Grape Juice

Grape Juice

PEP Topic 
Chemotherapy-Induced Nausea and Vomiting
Description 

Juice from grapes is rich in flavonoids, which have antioxidant properties and act as scavengers of free radicals. This may inhibit related damage to cells. The effect of grape juice ingestion as an adjunct to antiemetics was tested in patients with cancer for management of chemotherapy-induced nausea and vomiting (CINV). Flavonoids were hypothesized to reduce the severity of chemotherapy-related cell damage, thereby reducing one of the possible stimuli for CINV.

Effectiveness Not Established

Research Evidence Summaries

Ingersoll, G.L., Wasilewski, A., Haller, M., Pandya, K., Bennett, J., He, H., … Berry, C. (2010). Effect of Concord grape juice on chemotherapy-induced nausea and vomiting: Results of a pilot study. Oncology Nursing Forum, 37, 213–221. 

doi: 10.1188/10.ONF.213-221
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Study Purpose:

To determine the feasibility of administering a flavonoid-rich adjunctive treatment (Concord grape juice) for the management of chemotherapy-induced nausea and vomiting (CINV)

Intervention Characteristics/Basic Study Process:

Eligible patients were randomized to either the experimental group, which received Concord grape juice, or the control group, which received a placebo composed of water, sweeteners, food-grade acids, natural grape essence, and food coloring (but no fruit juice).

Both groups drank 4 oz. of the grape juice or placebo beginning the evening of the treatment day and 30 minutes prior to meals for seven days following each of four chemotherapy treatments; an additional 4 oz. could be taken as needed for nausea. All patients received standard medical management of CINV.

Sample Characteristics:

  • The sample consisted of 77 participants.
  • In the experimental group, the median age was 54.1 years (SD = 12.4 years); in the control group, the median age was 54.5 years (SD 12.7).
  • The experimental group was 80% female, and the control group was 81% female.
  • Diagnoses included breast (70%), lung cancer (6%), lymphoma (6%), non-Hodgkin lymphoma (NHL) (5%), colon (3%), and prostate (3%).

Setting:

The study was conducted at a single outpatient setting in northeastern United States.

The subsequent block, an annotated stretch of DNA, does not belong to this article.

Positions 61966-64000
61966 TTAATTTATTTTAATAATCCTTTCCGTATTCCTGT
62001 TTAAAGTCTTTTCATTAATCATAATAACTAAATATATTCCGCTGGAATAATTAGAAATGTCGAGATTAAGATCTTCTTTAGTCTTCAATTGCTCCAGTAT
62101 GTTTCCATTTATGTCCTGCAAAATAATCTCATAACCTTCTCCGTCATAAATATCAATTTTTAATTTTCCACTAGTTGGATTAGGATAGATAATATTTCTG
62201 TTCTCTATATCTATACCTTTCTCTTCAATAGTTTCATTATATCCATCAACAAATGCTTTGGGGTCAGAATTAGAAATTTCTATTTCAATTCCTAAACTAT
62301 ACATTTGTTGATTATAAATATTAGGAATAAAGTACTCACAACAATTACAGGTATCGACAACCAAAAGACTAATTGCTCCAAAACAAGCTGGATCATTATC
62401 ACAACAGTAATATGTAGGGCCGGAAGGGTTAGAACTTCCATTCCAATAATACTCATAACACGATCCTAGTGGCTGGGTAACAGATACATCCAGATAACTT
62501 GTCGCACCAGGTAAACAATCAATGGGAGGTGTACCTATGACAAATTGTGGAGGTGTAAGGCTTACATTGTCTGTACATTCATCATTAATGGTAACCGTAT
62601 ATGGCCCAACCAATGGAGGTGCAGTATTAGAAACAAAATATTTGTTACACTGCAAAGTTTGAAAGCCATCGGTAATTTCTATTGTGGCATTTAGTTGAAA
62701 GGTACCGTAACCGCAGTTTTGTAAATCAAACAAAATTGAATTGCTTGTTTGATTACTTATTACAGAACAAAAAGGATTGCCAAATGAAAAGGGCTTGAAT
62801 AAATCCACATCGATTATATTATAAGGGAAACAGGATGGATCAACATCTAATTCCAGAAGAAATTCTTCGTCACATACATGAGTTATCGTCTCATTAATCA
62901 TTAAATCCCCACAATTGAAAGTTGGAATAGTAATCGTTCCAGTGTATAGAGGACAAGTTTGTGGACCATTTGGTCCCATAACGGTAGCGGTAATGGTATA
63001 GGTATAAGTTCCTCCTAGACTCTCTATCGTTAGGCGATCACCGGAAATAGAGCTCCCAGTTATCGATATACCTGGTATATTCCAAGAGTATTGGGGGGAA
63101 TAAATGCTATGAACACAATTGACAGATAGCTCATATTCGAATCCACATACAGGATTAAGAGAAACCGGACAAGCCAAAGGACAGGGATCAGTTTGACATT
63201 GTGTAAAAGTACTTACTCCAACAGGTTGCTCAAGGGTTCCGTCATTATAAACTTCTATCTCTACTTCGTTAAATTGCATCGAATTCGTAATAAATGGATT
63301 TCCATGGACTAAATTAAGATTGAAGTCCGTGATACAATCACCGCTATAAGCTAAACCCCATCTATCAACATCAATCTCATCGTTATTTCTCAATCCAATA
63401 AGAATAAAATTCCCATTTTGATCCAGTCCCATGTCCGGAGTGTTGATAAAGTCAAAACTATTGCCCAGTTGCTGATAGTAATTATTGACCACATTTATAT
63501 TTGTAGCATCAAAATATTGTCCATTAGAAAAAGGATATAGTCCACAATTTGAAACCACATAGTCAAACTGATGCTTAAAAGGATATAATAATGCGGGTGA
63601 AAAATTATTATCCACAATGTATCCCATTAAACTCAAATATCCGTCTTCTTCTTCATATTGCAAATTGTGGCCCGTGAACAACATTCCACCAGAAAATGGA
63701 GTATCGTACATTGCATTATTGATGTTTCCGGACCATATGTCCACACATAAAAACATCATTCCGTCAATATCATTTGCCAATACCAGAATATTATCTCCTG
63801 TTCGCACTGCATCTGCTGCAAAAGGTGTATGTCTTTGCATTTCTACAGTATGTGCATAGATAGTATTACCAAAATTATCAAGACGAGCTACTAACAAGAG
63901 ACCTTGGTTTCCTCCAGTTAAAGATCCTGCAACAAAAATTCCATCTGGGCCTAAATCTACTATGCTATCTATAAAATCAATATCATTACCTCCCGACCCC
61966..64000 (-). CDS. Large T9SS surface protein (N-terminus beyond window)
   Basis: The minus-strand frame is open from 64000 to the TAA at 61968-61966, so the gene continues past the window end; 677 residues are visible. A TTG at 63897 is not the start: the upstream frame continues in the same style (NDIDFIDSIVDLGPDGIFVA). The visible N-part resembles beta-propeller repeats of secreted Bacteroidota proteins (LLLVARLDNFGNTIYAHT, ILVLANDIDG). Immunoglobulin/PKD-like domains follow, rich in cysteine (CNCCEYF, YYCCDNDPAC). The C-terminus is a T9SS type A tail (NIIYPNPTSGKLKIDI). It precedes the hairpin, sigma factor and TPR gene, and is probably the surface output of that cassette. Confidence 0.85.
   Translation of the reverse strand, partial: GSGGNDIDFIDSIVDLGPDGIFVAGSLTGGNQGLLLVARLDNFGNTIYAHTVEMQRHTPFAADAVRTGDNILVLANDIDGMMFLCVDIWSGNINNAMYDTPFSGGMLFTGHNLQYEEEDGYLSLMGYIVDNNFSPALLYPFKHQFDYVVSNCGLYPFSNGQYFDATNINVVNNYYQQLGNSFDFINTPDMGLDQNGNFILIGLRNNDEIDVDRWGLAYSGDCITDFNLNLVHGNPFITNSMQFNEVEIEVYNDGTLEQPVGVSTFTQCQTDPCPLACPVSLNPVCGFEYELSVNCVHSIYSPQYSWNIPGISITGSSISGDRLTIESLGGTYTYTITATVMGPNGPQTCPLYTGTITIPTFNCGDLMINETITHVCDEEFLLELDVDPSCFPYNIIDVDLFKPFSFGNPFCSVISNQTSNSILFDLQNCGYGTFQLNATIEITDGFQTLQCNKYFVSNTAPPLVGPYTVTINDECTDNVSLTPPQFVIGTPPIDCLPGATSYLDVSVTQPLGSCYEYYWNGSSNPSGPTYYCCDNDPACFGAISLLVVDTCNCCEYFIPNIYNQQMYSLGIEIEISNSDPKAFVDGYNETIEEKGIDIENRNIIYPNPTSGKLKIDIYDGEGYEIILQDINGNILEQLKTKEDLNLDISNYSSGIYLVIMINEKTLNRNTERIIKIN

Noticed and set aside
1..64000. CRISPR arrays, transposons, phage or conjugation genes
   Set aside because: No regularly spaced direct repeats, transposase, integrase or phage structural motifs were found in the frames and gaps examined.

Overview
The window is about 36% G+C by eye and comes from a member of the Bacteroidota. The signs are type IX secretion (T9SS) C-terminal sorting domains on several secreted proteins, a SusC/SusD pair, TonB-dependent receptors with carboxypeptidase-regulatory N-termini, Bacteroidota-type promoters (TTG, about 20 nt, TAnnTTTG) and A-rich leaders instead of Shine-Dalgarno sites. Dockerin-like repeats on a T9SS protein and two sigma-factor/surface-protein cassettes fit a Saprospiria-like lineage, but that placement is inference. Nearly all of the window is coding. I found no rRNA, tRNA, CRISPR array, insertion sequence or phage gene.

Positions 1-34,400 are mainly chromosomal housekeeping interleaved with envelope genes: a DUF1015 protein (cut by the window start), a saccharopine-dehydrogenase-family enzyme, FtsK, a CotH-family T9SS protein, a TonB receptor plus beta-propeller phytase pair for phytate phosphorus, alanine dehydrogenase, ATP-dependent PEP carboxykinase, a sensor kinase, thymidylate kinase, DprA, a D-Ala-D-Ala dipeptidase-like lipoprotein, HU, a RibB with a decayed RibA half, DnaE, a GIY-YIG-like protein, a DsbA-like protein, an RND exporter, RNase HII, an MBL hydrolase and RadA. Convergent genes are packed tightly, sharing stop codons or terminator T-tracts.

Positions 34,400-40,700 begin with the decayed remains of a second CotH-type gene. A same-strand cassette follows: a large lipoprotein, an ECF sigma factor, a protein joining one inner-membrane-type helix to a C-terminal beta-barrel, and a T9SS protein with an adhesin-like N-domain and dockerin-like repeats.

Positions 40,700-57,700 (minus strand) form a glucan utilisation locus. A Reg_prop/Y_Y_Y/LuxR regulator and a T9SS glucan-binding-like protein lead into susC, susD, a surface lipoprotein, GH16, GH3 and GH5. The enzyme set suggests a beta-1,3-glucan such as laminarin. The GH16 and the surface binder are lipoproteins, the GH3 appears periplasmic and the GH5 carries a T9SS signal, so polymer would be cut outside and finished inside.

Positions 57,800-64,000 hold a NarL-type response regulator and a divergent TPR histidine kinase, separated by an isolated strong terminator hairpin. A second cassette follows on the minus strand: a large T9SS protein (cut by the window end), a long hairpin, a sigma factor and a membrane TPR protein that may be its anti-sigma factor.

Phase of Care and Clinical Applications:

All patients were in active treatment.

Study Design:

This pilot study was a double-blind, randomized clinical trial.

Measurement Instruments/Methods:

  • Patients recorded the amount of grape juice or placebo consumed and usual and weekly food intake in daily logs.
  • Patients measured CINV daily using the Rhodes’ Revised Index of Nausea and Vomiting (INV-R).
  • They also used the Multiple Affect Adjective Checklist, Revised (MAACL-R) and the 16-item McGill Quality-of-Life Questionnaire (MQOL).
  • A self-report instrument using a Likert-type format was used to measure perceived control over decision making at baseline and the cancer treatment experience at the end of the data collection period.

Results:

  • Nausea and vomiting frequency, duration, and distress were lower for experimental group members, although a high attrition rate (50%) resulted in insufficient power to detect statistically significant differences over time.
  • Dropout rates suggested that the intervention was undesirable or participation in the study was too much of a burden.
  • A few participants commented on the sweetness of the juice or placebo which they reported was difficult to drink when nauseated.
  • Greater levels of anxiety, depression, and hostility at baseline were related to nausea and vomiting, quality of life, and perceived control over decision making.

Conclusions:

This study did not show any benefit of grape juice flavonoids for management of CINV.

Limitations:

  • The sample was small sample, with fewer than 100 participants.
  • Initial analyses of clinical outcomes showed some differences over time; however, because of the limited sample size and the attrition rate, statistically significant differences were not seen for the majority of outcomes.
  • The reliance of the self-report measures may have contributed to over- or underreporting of symptoms.

Nursing Implications:

The effect of grape juice flavonoids on CINV should be investigated further with a larger sample to determine whether preliminary findings are supported. Use may be limited because of intolerance of very sweet juice.


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